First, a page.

Newcastle Law School

Research Briefings

Newcastle Law School is committed to sharing its research with a broad audience, including policy-makers, law-makers and the public. Here are a selection of our research briefings, which give quick, accessible summaries of our research findings. 

Research Briefings

  • Kathryn Hollingsworth - Judgments for Children (PDF: 1MB). A handful of ‘child-friendly’ judgments have emerged in the UK in recent years. This briefing examines why the form and presentation of judicial decisions is an important aspect of children’s access to justice, and why judges have a duty to enhance children’s status and capacities as legal citizens through judgment writing. We identify four potential functions of judgments written for children (communicative, developmental, instructive and legally transformative), and call for greater attention to be paid to how judgments are constructed and conveyed with a view to promoting children’s access to justice.
  • Sue FarranA new lease of life for Donatio Mortis Causa in a time of Coronavirus? (PDF: 555KB). Ideally all those confronting the possibility of death from coronavirus would have had the time and resources to draw up a will. The reality is that many have had, and will have, neither. One possibility is the equitable institution of donatio mortis causa, but it is not without its problems. In this briefing Sue addresses these problems, and the research is forthcoming in Trusts and Trustee.
  • Derek WhaymanBargain Wills? Picking up the Pieces: The Rectification of Computer Generated Documents (PDF: 1.28MB). Getting a will from an online provider might be tempting, but in his latest research, Derek Whayman has identified a number of problems with this route and considers how the courts and legislators might respond to them.
  • Hélène TyrrellForeign jurisprudence as a persuasive authority (PDF: 1.66MB). This briefing discusses the judicial use of foreign precedents that have received relatively little attention in the UK context, yet foreign jurisprudence is cited in around one third of the UK Supreme Court’s decided cases.
  • David Lawrence and Sarah MorleyRegulating the Tyrell Corporation (PDF: 2MB). This briefing discusses Lawrence and Morley’s Wellcome Trust funded project ‘Regulating the Tyrell Corporation’, which explored the question of whether company law can, or should, be the primary means of regulating novel beings, and by extension their potential wide-ranging societal impacts, through future work.
  • Professor Lilian EdwardsEmployee Surveillance(PDF: 443KB) 'The Road to Surveillance is Paved with Good Intentions'. This briefing presents the recent academic UCU strike action in the UK as a case study to demonstrate how technologies introduced into the workplace for beneficial reasons may morph via function creep into privacy invasive tools of surveillance.
  • Sue Farran, ‘How political are environmental charities? A focus on Marine Protected Areas and the role of charities’. The briefing questions whether charities are ignoring the established legal principle that charities should not engage in overt political activity aimed at legal change when lobbying for marine protected areas. Environmental charities (PDF: 658KB)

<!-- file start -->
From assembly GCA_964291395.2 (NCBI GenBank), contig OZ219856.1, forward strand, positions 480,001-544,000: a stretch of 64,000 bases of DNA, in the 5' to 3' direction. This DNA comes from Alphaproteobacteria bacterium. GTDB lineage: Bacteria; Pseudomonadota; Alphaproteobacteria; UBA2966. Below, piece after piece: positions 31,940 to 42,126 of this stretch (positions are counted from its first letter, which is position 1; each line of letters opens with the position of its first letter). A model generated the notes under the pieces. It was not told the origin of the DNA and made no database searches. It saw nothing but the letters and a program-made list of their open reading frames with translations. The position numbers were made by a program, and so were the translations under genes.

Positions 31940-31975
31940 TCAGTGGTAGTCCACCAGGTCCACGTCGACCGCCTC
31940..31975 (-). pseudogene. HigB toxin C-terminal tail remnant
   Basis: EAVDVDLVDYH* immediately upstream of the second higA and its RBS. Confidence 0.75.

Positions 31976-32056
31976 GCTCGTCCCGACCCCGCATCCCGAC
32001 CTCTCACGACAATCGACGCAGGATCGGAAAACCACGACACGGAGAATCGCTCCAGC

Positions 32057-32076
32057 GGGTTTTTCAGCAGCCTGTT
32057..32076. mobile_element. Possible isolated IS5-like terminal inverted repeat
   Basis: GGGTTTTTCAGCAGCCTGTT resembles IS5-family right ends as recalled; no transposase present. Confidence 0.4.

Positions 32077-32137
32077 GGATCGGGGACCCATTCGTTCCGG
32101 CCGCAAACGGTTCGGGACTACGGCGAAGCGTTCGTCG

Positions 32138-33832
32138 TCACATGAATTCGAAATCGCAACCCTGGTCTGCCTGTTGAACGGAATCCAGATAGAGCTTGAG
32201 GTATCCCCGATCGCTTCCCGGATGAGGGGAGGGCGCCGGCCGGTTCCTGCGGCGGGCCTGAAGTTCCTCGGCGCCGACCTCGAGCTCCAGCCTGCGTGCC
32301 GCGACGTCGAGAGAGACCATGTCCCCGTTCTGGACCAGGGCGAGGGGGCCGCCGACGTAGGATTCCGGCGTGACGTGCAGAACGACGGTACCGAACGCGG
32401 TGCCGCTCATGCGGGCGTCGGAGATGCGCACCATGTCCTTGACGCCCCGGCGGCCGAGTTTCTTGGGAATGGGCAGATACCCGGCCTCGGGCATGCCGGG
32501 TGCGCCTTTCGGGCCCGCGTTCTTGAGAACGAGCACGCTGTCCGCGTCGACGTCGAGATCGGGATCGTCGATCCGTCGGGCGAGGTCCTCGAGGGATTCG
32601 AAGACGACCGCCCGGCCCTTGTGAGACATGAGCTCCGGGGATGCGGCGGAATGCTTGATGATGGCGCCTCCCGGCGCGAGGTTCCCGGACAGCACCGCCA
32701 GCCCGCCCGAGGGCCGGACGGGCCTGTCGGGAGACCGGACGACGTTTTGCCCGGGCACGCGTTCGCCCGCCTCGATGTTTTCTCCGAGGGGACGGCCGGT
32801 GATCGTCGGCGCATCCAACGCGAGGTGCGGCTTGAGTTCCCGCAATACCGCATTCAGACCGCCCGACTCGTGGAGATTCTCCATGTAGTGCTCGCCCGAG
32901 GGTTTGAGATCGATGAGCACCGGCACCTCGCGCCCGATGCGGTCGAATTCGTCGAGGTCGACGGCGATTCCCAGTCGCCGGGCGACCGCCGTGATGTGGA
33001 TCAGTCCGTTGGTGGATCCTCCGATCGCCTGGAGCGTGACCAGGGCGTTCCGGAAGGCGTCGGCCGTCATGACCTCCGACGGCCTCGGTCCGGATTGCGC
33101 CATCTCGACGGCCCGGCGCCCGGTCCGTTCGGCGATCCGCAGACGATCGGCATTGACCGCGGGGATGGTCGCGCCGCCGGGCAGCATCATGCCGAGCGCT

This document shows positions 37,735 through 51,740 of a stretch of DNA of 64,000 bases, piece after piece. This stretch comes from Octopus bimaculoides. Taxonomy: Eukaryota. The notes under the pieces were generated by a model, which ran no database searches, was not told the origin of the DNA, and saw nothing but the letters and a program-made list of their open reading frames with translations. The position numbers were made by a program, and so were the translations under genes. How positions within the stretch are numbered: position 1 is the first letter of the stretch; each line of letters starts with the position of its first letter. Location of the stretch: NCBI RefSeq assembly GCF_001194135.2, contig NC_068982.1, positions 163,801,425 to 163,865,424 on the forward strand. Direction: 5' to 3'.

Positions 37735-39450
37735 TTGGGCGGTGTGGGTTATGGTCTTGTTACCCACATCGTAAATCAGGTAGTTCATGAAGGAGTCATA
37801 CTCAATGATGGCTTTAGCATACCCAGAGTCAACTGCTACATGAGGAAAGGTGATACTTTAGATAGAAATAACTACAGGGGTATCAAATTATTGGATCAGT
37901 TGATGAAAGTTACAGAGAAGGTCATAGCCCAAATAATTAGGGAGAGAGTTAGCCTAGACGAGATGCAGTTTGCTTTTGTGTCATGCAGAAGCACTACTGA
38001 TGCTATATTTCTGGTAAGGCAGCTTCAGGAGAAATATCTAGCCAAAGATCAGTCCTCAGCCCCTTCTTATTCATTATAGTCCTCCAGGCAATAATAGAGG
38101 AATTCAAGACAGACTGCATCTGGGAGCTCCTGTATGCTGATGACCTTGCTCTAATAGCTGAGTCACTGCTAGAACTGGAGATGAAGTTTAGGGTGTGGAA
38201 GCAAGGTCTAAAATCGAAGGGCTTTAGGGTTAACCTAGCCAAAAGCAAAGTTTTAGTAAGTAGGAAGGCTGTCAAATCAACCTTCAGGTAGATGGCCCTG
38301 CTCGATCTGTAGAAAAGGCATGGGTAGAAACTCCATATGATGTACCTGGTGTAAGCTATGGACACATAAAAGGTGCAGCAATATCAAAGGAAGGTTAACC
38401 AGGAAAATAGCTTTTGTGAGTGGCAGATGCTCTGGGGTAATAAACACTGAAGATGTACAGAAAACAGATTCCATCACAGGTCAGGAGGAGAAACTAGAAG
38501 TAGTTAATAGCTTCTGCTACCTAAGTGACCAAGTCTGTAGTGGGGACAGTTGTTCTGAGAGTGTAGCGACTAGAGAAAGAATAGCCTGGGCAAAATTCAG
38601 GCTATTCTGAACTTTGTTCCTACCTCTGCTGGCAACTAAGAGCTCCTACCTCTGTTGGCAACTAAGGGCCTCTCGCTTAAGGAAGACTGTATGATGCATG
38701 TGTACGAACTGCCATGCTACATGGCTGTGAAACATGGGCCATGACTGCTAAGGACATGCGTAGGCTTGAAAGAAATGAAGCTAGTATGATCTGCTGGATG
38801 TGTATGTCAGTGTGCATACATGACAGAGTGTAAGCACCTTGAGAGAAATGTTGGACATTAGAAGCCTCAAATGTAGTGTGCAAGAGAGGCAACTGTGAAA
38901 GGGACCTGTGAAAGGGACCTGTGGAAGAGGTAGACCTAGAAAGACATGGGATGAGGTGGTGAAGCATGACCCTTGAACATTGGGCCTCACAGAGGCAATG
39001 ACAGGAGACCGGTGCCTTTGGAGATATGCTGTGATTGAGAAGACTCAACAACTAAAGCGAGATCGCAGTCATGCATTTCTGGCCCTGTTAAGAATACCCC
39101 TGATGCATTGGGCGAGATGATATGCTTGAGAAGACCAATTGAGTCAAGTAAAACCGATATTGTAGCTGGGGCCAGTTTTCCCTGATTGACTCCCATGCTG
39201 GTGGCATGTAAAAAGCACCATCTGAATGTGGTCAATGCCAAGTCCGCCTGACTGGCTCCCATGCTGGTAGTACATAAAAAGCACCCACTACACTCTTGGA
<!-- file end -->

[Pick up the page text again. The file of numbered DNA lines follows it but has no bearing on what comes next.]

• Professor Kathyn Hollingsworth has completed her research briefings on:
  • Briefing: The EU settled status scheme and children in conflict with the law - This joint briefing written by Professor Kathryn Hollingsworth and Professor Helen Stalford of Liverpool University was produced as part of the Brexit and Children Coalition.
  • Richard Collier has recently completed a study of anxiety amongst junior lawyers, funded by the charity Anxiety UK and supported by the Junior Lawyers Division (JDL) (we have uploaded the briefing report). He is commencing a research project exploring the relationship between men and gender equality and intersections between gender and wellbeing in a UK university.
  • Bryan Clark has just finished a research briefing on 'Getting it right: MIAMs and Court-based mediation in Scotland‌' - MIAMS are Mediation Information and Assessment Meetings, a chance for would-be mediation users to find out about the process and assess the suitability of their case for mediation. 
  • Colin Murray has just finished a research briefing on 'Prisoner Voting: Enfranchisement reform in Scotland' - The Scottish Parliament must recognise that any attempt to maintain the current restrictions on prisoner voting will amount to a breach of its ECHR obligations. This briefing outlines the legal and historical basis for reform and offers four models for compliance with the ECHR.
  • Derek Whayman has completed his research briefings on 'Resolving the status of Property Guardians' - which looks at how the law remains unclear as to whether property guardians are tenants, with additional protections, or licensees, with considerably fewer protections.
  • Bryan Clark has also completed research on 'Getting it funded' - MIAMS are Mediation Information and Assessment Meetings, a chance for wouldbe mediation users to find out about the process and assess the suitability of their case for mediation.


Novel Beings - Dr Sarah Morley and Dr David Lawrence – submitted written evidence (AIC0036) to House of Lords Artificial Intelligence Committee, which was accepted and published by Parliament (AIC0036) on 11 October, 2017. It discussed the importance of regulating artificial intelligence (AI), the role of the Government, consciousness and moral status of AI, should AI be granted Legal Personality and legal responsibility and company law.